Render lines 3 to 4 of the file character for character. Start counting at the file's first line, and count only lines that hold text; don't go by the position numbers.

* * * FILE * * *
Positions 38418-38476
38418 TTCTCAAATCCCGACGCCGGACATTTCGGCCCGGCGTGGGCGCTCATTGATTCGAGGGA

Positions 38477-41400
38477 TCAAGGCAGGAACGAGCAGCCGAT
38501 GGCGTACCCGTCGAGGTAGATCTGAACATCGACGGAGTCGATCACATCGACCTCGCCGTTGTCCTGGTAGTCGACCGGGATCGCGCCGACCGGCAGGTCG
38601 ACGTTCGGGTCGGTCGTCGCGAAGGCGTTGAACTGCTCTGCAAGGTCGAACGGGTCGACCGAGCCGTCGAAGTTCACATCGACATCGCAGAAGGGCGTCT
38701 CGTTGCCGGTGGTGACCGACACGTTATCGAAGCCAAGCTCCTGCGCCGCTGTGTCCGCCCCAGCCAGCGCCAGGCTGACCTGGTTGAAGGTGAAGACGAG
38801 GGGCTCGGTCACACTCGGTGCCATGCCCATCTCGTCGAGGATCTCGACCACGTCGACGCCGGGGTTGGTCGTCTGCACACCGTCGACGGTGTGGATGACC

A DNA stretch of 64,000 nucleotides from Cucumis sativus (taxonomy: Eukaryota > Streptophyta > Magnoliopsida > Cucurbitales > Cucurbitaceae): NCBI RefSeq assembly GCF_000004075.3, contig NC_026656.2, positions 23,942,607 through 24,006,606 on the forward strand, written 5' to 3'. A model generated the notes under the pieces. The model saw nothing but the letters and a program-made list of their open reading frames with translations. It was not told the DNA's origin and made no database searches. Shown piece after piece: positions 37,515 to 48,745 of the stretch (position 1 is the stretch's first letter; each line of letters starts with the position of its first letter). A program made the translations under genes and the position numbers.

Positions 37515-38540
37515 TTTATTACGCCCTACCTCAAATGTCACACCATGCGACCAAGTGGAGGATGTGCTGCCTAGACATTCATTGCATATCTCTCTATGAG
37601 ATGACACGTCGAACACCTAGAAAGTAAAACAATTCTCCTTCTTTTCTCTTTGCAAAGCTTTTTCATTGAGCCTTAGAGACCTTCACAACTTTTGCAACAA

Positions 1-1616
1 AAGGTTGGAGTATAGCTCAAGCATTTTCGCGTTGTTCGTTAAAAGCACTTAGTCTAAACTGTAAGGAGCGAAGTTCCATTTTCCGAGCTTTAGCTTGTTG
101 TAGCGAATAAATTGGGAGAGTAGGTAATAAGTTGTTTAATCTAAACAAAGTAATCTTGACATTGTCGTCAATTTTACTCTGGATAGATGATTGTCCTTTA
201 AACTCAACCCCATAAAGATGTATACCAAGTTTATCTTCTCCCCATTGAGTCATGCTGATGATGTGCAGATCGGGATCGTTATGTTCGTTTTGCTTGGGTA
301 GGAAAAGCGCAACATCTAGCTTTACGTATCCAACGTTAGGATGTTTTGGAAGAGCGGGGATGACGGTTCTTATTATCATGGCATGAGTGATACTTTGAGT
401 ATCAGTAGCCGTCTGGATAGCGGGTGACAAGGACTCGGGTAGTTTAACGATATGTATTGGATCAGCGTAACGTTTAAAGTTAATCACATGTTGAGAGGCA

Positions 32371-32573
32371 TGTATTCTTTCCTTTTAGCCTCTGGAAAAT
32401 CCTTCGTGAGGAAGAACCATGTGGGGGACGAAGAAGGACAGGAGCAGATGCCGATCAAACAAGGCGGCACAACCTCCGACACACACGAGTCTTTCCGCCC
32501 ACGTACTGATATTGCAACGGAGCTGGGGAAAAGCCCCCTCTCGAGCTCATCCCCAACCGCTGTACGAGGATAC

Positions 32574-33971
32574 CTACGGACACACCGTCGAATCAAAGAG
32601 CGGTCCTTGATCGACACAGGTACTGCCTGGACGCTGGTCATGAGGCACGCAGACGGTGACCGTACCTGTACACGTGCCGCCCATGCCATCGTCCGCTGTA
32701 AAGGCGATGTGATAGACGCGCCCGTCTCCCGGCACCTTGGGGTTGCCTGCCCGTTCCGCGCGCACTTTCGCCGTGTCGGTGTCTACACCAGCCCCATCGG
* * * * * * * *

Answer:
Positions 38477-41400
38477 TCAAGGCAGGAACGAGCAGCCGAT